The first 88 customers who bought the newest version of Cartier’s iconic Love bracelet in rose gold on the French jeweler’s WeChat store got a bonus with their purchase- the bracelet was hand delivered to their door by a “Cartier Boy” replete with a round hat and a red jacket trimmed in gold buttons.
Cartier started selling the bracelets exclusively on its new WeChat boutique as of Feb. 6 and sold 150 pieces within one week. While many a fashion and luxury brand is experimenting with activities on WeChat- Dior and Bulgari have used the social media platform for flash sales for example– Cartier is one of a small number of pioneering brands who have fully embraced the channel, launching a full-fledged permanent shop on the platform in May of last year.
Renaud Litre, chief executive of Cartier China, said WeChat represents the “greatest platform for communication between a brand like like us and the people” given the app’s interactive nature. As reported, WeChat has become much more than China’s answer to Facebook or Twitter, evolving from a simple messaging app into something resembling a mobile operating system with a host of imbedded, integrated services. WeChat users turn to the app to communicate with friends; blog; pay for goods in physical stores and online; exchange money with their friends; review products; and receive special offers and discounts from retailers. The app’s active user base was 768 million as of December, that’s at least 56 percent of China’s total population of more than 1.38 billion.
Cartier also has a traditional e-commerce website for China, which it launched in 2015- Litre said sales on both it and the WeBoutique are growing at a triple-digit rate- but the executive said the WeBoutique is distinctive because it offers a more targeted environment based around specific campaigns or events. Each transaction is for just one product, like the Valentine’s Day initiative for the Love bracelet.
“The WeBoutique is not a platform where you browse products. You don’t go there for browsing,” he said.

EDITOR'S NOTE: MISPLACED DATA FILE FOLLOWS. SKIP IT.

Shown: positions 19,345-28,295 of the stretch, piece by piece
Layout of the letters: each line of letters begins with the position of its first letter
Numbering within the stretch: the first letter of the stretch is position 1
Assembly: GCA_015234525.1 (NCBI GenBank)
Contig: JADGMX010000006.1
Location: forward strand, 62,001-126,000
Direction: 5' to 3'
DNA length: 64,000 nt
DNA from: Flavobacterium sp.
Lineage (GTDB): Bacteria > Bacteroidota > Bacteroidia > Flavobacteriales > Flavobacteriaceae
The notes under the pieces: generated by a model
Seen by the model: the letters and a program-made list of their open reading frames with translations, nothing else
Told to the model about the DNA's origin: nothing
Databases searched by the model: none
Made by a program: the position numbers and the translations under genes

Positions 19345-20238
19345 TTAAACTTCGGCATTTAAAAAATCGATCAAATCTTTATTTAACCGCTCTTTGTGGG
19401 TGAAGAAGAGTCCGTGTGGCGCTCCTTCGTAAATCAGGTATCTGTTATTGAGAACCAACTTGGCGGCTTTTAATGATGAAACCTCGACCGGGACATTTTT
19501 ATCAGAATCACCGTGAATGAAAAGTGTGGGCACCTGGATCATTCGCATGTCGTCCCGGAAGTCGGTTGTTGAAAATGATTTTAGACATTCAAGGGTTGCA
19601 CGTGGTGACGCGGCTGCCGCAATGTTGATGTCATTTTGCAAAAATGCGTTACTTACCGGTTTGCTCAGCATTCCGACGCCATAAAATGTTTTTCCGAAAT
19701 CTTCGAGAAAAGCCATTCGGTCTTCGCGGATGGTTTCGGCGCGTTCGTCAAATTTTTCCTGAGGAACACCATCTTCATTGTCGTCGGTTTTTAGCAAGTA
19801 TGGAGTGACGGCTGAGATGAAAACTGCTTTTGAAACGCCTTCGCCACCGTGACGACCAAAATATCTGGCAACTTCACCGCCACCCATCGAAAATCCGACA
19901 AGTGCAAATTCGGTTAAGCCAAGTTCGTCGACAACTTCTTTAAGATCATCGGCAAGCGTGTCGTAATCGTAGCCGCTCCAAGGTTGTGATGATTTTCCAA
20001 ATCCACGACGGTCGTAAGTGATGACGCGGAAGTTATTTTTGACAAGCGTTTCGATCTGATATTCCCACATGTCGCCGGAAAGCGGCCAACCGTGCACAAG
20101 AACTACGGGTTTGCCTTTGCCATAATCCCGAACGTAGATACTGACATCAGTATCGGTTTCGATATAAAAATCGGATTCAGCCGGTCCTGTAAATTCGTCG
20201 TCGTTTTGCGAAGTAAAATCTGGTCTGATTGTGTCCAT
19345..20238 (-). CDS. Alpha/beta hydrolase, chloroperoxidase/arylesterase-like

Not even a year into its WeChat experience, Litre said this is just the beginning. The jeweler is looking at ways to roll out more features on WeChat that make “life easier” for its customers, allowing them to arrange for repairs with free pickups or access their guarantees online. These types of services should be rolled out over the next fiscal year. He said he’s staying mum on other WeChat initiatives for now for competitive reasons.
“We are still in the learning curve and in the discovery process,” he said.
While WeChat sales still represent a tiny fragment of Cartier China’s overall sales, Litre sees the social media platform as central to its longer-term strategy. E-commerce sales, both on the brand’s traditional website and through the WeBoutique, represent less than one percent of Cartier China’s overall sales. Of those digital sales, the WeBoutique is only generating a third of them but it’s a highly efficient channel given the stickiness of the app and its highly engaged users, he explained. Currently Cartier has some 270,000 subscribers on WeChat- an ample base of potential consumers.
“The WeBoutique is very much targeted towards the WeChat community, so the more we activate the WeChat community, the more efficient is the conversion,” he said.
Jing Daily, a site tracking luxury consumer trends, cited Cartier as one of the industry leaders on WeChat and urged other brands to forge a similar path on the platform. Coach is another brand worth noting- last year it announced that it was abandoning Alibaba’s Tmall in favor of WeChat sales.
“WeChat is even more ubiquitous in China than it already was in 2014, and more crucial than ever for luxury brands,” Jing Daily said in a recent research report. It also highlighted drinks maker Pernod Ricard’s move to open a WeChat storefront as a model worth emulating.
“Pernod Ricard’s reason for introducing a WeChat store included making it easier for shoppers to make their purchases without leaving the app, which in turn allows the spirits company to efficiently collect data on their customers,” Jing Daily said.
Regardless of WeChat’s enormous potential as a sales vehicle, it’s clear that bricks and mortar stores will continue to play a central role in Cartier China’s strategy for the foreseeable future. Its 34 jewelry stores and 52 watch stores run through partners still account for the vast majority of sales, which Litre said are going very well at the moment.
“The market is not slowing down for us. We had a very good 2016. 2017 just started but it looks very promising,” the executive said, citing a robust sales of jewelry- especially to women buying for themselves- as well as a rebound in the men’s watch market.
Litre’s comments mirror broader trends in the industry suggesting a recovery in the Chinese market for luxury goods, which has been experiencing a slowdown since about 2012.
Earlier this week, Prada flagged a rebound in China sales in the third quarter. Macquarie Research said there is “strong supporting evidence…the luxury sector in China is recovering,” citing promising figures from Prada, LVMH Moët Hennessy Louis Vuitton, Burberry, Salvatore Ferragamo, Kering and Cartier’s corporate parent Compagnie Financière Richemont.